This is the second in a series of reviews of recent titles by accomplished Western writers. Below is an excerpt from “War,” by Margaret MacMillan. MacMillan’s previous works include “The Man Who Killed Hitler and Then the Stalinists” and “The Dying of the Light.” MacMillan will be at the 92nd Street Y on Monday, Oct. 8. You can find more information at 92y.org.
“War” is not the first time I have thought of Margaret MacMillan’s name in the news. Her book was on the New York Times best-seller list last December, when the lights went out all over Manhattan. Yes, she was there — “War” in that wept-eyed way some people refer to their likeliness to get buried alive when something crummy happens to their hometowns — but was also at the mention of her name the same night when the lights came back on.
Now if “War” were a movie, it would feature the heroine needing light to read on the beach in Sardinia. She is pregnant; baby on board. She is preparing to go off to war; now-famous enemy knows no fear of running away. She has escaped from insanity; baby is standing on the other side of the curtain, holding hands. War sees her as a kindred spirit: friendly, naive, modest, self-effacing, smart and dutiful to a fault, and already in love. She will go to any lengths to stay safe; welcome her. “You are the perfect women, your diplomat husband smiles to himself. He has chosen you from all those with animal qualities: ‘calm, joyous,’ he gushes in understatement.”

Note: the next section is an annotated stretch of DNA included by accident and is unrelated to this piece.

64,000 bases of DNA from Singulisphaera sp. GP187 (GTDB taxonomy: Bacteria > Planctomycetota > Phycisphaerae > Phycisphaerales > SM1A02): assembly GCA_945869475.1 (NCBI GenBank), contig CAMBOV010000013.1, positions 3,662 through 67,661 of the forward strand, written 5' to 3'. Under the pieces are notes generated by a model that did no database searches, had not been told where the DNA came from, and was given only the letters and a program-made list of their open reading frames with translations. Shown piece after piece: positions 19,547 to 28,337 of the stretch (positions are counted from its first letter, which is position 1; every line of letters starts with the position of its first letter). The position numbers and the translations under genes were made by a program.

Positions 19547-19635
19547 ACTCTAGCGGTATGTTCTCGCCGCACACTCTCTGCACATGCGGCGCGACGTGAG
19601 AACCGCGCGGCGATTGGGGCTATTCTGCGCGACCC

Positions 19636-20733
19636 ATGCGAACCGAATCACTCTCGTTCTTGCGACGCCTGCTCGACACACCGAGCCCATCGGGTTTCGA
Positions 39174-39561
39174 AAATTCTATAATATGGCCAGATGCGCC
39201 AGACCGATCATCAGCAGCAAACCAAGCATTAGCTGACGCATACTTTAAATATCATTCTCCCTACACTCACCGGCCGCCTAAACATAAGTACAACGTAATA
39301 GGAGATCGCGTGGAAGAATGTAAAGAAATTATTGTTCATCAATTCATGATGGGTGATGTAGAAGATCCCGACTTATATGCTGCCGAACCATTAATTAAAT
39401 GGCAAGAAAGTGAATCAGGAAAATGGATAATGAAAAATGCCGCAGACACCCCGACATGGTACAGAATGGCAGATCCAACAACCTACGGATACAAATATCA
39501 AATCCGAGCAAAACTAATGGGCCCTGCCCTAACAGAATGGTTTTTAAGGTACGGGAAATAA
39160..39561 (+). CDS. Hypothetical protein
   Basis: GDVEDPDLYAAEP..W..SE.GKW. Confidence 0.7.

Reading MacMillan today you wonder what turned her into “the perfect woman.” It is a tired old question, what causes a woman to be more beautiful, more clever, more cultured than her own sex. There is little reason to think that the answer is strictly genetic: the causes are more likely to be political and social, the effect more visceral. It is not just that women value their desirability more than men do, but that the ideals of beauty that attract a woman are more so than the ideals that suit a man. Of course, for centuries the people most likely to marry into the aristocracy were the daughters of the aristocracy, but that is not what she had in mind. These women seek to be the people whom men think of as desirable, not as beautiful.